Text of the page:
Trends with Traction: The Internet's Free Lunch Program is in Peril

When I was in 10th grade, my math teacher ,Mr. Steen, scrawled T-A-N-S-T-A-A-F-L in giant letters across the board on the first day of school. It stood for "There Ain't No Such Thing As A Free Lunch."

Seemed like an odd duck thing to do at the time—and I have no idea what it had to do with math—but it was Mr. Steen's intent to make an impression and I still remember it 25 years later. It seems this math teacher knew a thing or two about how to engage young minds.

Sadly, many "Web 2.0" entrepreneurs were not lucky enough to have Mr. Steen for 10th grade math and are suffering the consequences.

A must-read Newsweek article this week titled "Take this blog ands shove it." laments the passing of a foundational tenet of the Web 2.0 "movement." It seems that vast armies of people actually won't provide free labor indefinitely.

This is a big problem because a great number of online businesses that have risen to prominence over the past several years have been built on the premise that vast armies of people actually will provide free labor indefinitely. Oops.

A couple of years ago, hoards of individuals volunteered their time to edit Wikipedia entries in their spare time. Thousands became reviewers on Digg. Zillions started their own blog.

No more.

Today, Digg is trying to shift from a social news channel to a social network (because the world needs one?) because they don't have enough contributors. 95% of those blogs people started never saw a second post. And holy of holies, Wikipedia, has been subjected to the disdainful task of actually recruiting college kids to edit its entries.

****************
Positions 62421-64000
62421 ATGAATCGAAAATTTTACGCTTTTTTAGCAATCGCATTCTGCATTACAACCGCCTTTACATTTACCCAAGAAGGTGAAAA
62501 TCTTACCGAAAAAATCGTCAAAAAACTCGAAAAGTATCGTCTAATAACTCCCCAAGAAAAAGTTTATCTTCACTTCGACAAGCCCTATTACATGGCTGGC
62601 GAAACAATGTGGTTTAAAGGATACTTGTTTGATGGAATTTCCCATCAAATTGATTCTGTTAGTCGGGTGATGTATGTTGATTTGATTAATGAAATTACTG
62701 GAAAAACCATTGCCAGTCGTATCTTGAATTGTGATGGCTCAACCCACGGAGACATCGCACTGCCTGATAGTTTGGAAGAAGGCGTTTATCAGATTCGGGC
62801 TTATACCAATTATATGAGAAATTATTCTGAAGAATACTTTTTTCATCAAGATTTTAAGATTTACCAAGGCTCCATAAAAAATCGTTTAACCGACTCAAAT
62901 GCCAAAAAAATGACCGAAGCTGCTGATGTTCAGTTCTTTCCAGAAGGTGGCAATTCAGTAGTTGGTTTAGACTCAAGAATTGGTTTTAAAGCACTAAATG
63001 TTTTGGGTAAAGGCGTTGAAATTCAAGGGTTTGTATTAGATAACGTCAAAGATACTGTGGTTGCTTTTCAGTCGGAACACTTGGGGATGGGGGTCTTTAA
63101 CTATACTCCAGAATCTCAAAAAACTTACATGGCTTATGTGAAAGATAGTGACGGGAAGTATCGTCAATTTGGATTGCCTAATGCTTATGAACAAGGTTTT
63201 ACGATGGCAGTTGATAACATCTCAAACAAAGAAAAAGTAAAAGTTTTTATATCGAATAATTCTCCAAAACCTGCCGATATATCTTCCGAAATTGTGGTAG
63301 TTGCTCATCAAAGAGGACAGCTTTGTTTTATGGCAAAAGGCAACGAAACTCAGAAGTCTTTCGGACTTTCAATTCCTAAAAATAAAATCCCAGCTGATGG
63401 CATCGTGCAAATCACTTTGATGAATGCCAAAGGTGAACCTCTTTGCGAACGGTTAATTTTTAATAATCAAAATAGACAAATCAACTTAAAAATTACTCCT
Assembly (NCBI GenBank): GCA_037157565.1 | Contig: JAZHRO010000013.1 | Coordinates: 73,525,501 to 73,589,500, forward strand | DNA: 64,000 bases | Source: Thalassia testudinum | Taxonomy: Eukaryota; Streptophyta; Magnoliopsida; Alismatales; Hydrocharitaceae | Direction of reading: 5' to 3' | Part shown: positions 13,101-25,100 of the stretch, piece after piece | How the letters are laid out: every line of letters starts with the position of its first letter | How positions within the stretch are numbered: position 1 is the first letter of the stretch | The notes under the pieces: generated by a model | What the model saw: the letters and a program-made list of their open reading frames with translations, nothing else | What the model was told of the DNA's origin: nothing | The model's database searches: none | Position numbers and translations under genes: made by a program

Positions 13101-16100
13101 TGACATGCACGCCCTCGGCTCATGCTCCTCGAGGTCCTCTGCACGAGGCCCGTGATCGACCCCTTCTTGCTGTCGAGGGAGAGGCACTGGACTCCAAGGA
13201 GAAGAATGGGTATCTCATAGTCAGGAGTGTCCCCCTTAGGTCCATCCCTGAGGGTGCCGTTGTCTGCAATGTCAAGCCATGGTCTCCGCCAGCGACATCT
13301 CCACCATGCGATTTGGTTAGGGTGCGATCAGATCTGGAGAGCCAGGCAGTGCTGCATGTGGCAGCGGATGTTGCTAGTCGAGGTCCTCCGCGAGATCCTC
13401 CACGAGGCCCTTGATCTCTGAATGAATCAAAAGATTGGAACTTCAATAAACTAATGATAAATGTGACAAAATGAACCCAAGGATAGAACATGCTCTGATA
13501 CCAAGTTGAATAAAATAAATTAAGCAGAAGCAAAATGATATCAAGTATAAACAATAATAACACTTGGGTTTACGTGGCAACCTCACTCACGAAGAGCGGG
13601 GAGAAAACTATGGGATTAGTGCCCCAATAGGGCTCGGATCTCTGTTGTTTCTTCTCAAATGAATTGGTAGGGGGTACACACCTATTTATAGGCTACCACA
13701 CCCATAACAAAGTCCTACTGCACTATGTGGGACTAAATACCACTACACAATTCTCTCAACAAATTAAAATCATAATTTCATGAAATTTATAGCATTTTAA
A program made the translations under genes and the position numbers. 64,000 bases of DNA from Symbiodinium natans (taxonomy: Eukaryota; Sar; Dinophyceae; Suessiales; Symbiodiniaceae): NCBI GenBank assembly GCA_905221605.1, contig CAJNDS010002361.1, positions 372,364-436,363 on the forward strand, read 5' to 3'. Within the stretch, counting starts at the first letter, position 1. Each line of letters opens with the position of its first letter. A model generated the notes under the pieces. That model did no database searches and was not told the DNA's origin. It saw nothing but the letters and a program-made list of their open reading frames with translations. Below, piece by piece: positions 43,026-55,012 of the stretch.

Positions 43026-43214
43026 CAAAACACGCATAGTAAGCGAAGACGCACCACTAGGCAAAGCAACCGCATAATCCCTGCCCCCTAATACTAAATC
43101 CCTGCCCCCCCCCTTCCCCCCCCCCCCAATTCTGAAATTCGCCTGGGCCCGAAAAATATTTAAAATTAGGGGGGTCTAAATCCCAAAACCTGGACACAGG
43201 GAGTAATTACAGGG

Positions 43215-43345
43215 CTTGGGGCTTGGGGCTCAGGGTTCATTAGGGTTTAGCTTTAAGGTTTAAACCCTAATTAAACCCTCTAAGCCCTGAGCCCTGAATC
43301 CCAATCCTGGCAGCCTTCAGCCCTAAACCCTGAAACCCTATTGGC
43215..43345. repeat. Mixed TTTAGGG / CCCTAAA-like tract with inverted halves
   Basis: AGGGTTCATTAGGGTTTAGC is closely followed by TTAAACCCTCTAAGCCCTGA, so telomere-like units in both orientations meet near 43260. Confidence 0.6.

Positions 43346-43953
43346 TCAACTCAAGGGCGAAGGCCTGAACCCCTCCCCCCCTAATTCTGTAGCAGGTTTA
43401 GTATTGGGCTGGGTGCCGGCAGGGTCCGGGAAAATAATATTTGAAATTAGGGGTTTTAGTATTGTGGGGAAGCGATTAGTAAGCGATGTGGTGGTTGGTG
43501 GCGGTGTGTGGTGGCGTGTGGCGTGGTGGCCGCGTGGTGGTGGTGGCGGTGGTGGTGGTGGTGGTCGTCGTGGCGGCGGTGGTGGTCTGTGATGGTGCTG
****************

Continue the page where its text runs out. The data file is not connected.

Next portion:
Clearly, this has implications for you, dear marketing professional, as you lift heaven and earth to engage your customers to develop content on your behalf. Beware. They are a fickle bunch, those "users" out there.

As Newsweek describes the problem:

Many other elements of the user-generated revolution, meanwhile, are beginning to look sluggish. The practice of crowd sourcing, in particular, worked because the early Web inspired a kind of collective fever, one that made the slog of writing encyclopedia entries feel new, cool, fun. But with three out of four American households online, contributions to the hive mind can seem a bit passé, and Web participation, well, boring—kind of like writing encyclopedia entries for free.

nuance that's important to understand here is that people respond to value. There used to be value in the esteem of being able to brag to your friends (or digital equivalents thereof) that you edited for  Wikipedia. But now that's old news, so there's not so much esteem there. New players on the scene like Gawker and HuffPo have taken a cue from the emerging success of FourSquare and started issuing badges to their most fervent contributors (like this one on the left).

Those badges have value——for now.

Unfortunately, for organizations with a more altruistic mission like Wikipedia, their business model is doomed. Not to failure, but to selling ads so they can pay people to be editors.

Truth be told, I don't remember how Mr. Steen was as a math teacher. But I know he taught me one thing. If someone hands you a sandwich and tells you it's absolutely free, somewhere, something doesn't add up. There ain't no such thing.

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